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Methods of Assessment


answer - 20. What is item analysis? What is the facility value of an item? What is its discrimination index?

Item analysis is for judging the value of items in norm-referenced testing. The main information to be obtained about individual items (e.g. Multiple Choice or True / False) is ITEM DIFFICULTY and ITEM DISCRIMINATION.

ITEM DIFFICULTY - finding out the percentage of people who get the item right in the try-out group.

In norm-referenced testing, one rejects items which are too easy or too difficult because the purpose is to discriminate.

The difficulty of an item = its FACILITY INDEX: % who give the right answer. The usual aim of the test setter is to achieve even to middling facility indices ranging from about 40-60%.

The DISCRIMINATION of an item is judged by comparing those individuals who succeed on a given item with those who score highly on the test as a whole:

Discrimination for any given item = [Correct Tops - Correct Bottoms] / 1/2 Number of students


answer - 21. What are the main difficulties and limitations of language testing?

The state of knowledge of language & language learning. Content validity: does what we are testing represent language? Does it match up to the goals of language learning and the objectives of the language learner?

Difficulties in testing communicative competence / interaction - administrative difficulties.

Objective and norm-referenced tests tend to point towards measures of receptive learning. Learners don't have to produce language in many of these tests. They may produce no language at all! Imagine an education system which awards students qualifications in the Teaching of English on the basis of Multiple Choice Tests where they only need to answer A, B, C or D. Such receptive tests fail to reference the productive skills of speaking and writing. The suggestion that a person is qualified to teach English on the basis of the data yielded by Multiple Choice Tests is clearly ridiculous unless their future occupation consists of setting more Multiple Choice Tests, thus depriving another generation of the real product i.e. the training needed to speak and to write.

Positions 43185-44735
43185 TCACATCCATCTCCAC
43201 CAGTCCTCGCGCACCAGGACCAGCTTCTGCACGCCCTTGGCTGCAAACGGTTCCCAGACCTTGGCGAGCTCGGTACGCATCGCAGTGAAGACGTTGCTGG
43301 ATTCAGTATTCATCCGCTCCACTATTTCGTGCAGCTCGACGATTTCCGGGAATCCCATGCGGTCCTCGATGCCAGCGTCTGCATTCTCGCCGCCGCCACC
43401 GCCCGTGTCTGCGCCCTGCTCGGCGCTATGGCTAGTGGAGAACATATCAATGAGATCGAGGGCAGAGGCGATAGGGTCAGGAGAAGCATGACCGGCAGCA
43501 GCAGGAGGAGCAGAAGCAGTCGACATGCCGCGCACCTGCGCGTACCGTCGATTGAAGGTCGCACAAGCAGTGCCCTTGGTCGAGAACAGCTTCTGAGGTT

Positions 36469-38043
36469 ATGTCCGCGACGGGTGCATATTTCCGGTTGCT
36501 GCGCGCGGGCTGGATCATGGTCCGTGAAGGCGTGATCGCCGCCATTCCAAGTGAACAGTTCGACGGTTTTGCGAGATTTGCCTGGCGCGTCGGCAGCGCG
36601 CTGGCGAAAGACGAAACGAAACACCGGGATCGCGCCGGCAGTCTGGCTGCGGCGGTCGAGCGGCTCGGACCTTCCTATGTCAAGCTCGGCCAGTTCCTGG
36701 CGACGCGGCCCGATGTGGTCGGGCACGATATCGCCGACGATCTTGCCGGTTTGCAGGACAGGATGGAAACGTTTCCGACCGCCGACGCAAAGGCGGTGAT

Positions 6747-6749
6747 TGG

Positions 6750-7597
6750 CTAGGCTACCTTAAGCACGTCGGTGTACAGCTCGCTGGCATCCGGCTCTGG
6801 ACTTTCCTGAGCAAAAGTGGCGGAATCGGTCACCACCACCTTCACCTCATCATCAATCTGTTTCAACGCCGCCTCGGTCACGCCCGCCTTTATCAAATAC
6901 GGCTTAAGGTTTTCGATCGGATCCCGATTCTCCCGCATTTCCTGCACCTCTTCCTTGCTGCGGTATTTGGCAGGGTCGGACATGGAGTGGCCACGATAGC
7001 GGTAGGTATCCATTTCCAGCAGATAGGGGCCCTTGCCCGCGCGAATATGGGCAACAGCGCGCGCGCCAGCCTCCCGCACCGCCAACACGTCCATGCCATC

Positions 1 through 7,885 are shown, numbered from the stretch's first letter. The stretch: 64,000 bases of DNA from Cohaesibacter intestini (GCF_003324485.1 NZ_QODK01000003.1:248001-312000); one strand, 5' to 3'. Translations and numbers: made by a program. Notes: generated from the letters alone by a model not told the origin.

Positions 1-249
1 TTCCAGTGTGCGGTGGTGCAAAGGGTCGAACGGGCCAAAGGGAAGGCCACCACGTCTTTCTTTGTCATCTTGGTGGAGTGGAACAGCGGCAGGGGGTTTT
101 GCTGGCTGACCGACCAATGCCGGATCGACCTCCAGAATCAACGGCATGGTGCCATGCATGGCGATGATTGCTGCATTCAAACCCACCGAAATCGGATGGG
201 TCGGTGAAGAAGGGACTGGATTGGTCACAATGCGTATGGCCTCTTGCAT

There is therefore what is termed as Validity/Reliability tension in what is deceptively described as 'objective' testing.

The main advantage of objective and norm-referenced tests is that actual marking is easy. Can be done mechanically or by overlay. Can be pre-tested. Test population. Compared over different years. These tests are not as objective as the marking system suggests. What is the point if productive skills are sidelined to make exams quicker to mark and easier to administer?

When designing so-called 'objective' tests, a good deal of judgement needs to be used in relation to the rejection or acceptance of items (e.g. A, B, C, or D). Good distractors are needed - if the incorrect answers are 'too obviously wrong', the correct answer can be picked without any real knowledge of the subject matter. 'Common sense' rather than 'knowledge of specific subject matter' can gain a large number of correct answers. These sorts of tests also invite guessing (No of alternatives = 4 or 5 for each item.

A much wider sample of grammar, vocabulary & phonology can generally be included in an objective test than a subjective one, but objective tests can never test ability to communicate in the target language, nor can they evaluate actual performance.


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